Federal judge issues preliminary injunction removing fiduciaries of Chicago-area employee benefit plan alleged to have misappropriated more than $2.8M
CHICAGO – A federal judge has issued a preliminary injunction against the fiduciaries of a Chicago-based multiple employer welfare arrangement to protect the fund’s remaining assets after a Department of Labor investigation alleged its fiduciaries and counsel misused more than $2.8 million in fund assets, and that they continue to mismanage the fund.
On Aug. 10, 2023, Judge Nancy L. Maldonado in the Northern District of Illinois, Eastern Division, issued an order protecting the remaining assets of the United Employee Benefit Fund and appointed an independent fiduciary to take control of the fund and manage its remaining assets. The United Employee Benefit Fund provides life insurance benefits to about 63 employer-sponsored benefit plans in the U.S.
The court’s action comes in response to a motion filed by the department in June 2023 that alleges the fund’s fiduciaries have allowed escalating and unreasonable legal and administrative fees to nearly deplete the fund’s assets. These actions included the payment of more than $200,000 in legal fees used to defend former fund attorney L. Steven Platt in a lawsuit brought by the United Employee Benefit Fund for Platt’s alleged breaches of fiduciary duties and other Employee Retirement Income Security Act violations.
“The injunction is the latest step in the Department of Labor’s ongoing effort to hold the United Employee Benefit Fund’s fiduciaries and others liable for allegedly misusing more than $2.8 million in fund assets,” said Regional Solicitor Christine Heri in Chicago. “The department is determined to protect the assets of employee benefit plans and to hold fiduciaries responsible for failing to discharge their legal duties to protect these assets.”
In February 2022, the department filed a complaint alleging multiple violations of ERISA from 2015 to 2018 by UEBF’s fiduciaries and its former counsel. The complaint seeks to recover losses and interest and to bar the fiduciaries and former counsel permanently from serving as fiduciaries and service providers to employee benefit plans. The action followed an EBSA investigation in Chicago of alleged violations by trustees Gary Meyers and John Fernandez, administrator David Fensler, trustee and service provider Herbert McDowell and his company United Preferred Companies Ltd. and former fund attorney Platt, who was previously employed by Robbins, Salomon & Patt Ltd., a Chicago law firm.
The court order removes the current trustees and enjoins them, or anyone acting on their behalf, from acting as a fiduciary or service provider to the Fund. The order also gives Receiver Management, Inc., as independent fiduciary, the authority to exercise all fiduciary responsibilities over UEBF, including to do the following:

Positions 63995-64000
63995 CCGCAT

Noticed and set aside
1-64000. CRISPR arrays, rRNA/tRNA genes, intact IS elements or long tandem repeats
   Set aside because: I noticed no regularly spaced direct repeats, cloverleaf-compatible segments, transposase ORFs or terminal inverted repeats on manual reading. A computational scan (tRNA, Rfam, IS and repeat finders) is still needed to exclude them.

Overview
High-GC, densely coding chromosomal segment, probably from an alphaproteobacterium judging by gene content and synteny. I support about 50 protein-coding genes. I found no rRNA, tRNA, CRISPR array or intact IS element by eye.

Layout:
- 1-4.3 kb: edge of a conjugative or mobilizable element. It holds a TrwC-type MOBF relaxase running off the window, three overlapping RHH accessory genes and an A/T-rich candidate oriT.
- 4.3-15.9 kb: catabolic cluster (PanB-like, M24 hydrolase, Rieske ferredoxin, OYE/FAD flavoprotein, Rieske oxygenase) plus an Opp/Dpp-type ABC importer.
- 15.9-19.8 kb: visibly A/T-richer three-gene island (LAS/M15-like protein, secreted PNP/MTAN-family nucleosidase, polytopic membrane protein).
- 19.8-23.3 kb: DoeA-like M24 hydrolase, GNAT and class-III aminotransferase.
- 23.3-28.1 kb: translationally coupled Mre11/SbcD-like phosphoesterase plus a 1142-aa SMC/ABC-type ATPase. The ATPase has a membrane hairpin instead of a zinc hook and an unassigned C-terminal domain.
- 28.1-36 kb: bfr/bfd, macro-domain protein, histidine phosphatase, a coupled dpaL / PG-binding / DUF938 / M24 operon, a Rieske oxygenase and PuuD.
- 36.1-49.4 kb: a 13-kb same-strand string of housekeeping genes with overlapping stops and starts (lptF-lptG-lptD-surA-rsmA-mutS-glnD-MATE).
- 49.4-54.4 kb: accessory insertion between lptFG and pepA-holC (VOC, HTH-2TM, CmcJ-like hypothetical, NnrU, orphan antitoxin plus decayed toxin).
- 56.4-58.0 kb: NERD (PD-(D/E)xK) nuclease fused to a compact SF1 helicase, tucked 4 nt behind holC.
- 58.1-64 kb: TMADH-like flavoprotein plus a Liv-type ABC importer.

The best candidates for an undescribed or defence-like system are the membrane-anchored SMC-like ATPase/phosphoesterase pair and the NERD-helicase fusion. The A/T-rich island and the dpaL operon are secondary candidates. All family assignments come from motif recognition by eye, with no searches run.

- Appoint, replace, or remove administrators, trustees, attorneys, employees, and service providers as are necessary to protect the fund.
- Amend the trust agreement as necessary.
- Conduct an accounting of the fund’s assets and attorney’s fees.
“The United Employee Benefit Fund fiduciaries’ alleged violations of the Employee Retirement Income Security Act significantly depleted the fund’s assets and may have impacted its ability to pay benefits to the United Employee Benefit Fund’s participants nationwide,” said Employee Benefits Security Administration Regional Director Ruben R. Chapa in Chicago. “The actions may have irreparably harmed beneficiaries by causing the fund to be unable to meet its obligations”
The department’s investigation alleges the defendants violated ERISA when they did the following:
- Transferred more than $1.1 million in fund assets to a third party to purchase McDowell’s home while in foreclosure in November 2016, and allowed McDowell to continue living there through transactions orchestrated by Platt and David Schwalb, an attorney who knowingly participated in the transaction.
- Transferred $400,000 in fund assets to McDowell’s foreclosure attorney in August 2016 and January 2017.
- Transferred $84,000 in fund assets to McDowell directly in August 2017.
- Paid an unreasonable $77,000 in fund assets to McDowell/UPC from April 2017 through April 2018 to purportedly research health benefits for the purpose of starting a new plan or adding health insurance to the fund.
- Paid $44,440 in fund assets in May 2015 to McDowell’s son as part of a dispute with a third party over life insurance commissions.
- Loaned McDowell $5,000 in fund assets in August 2015.
- Paid McDowell unreasonable compensation of $895,000 between November 2015 and September 2018.
- Loaned $260,000 to an entity partially owned by trustee Meyers in December 2017.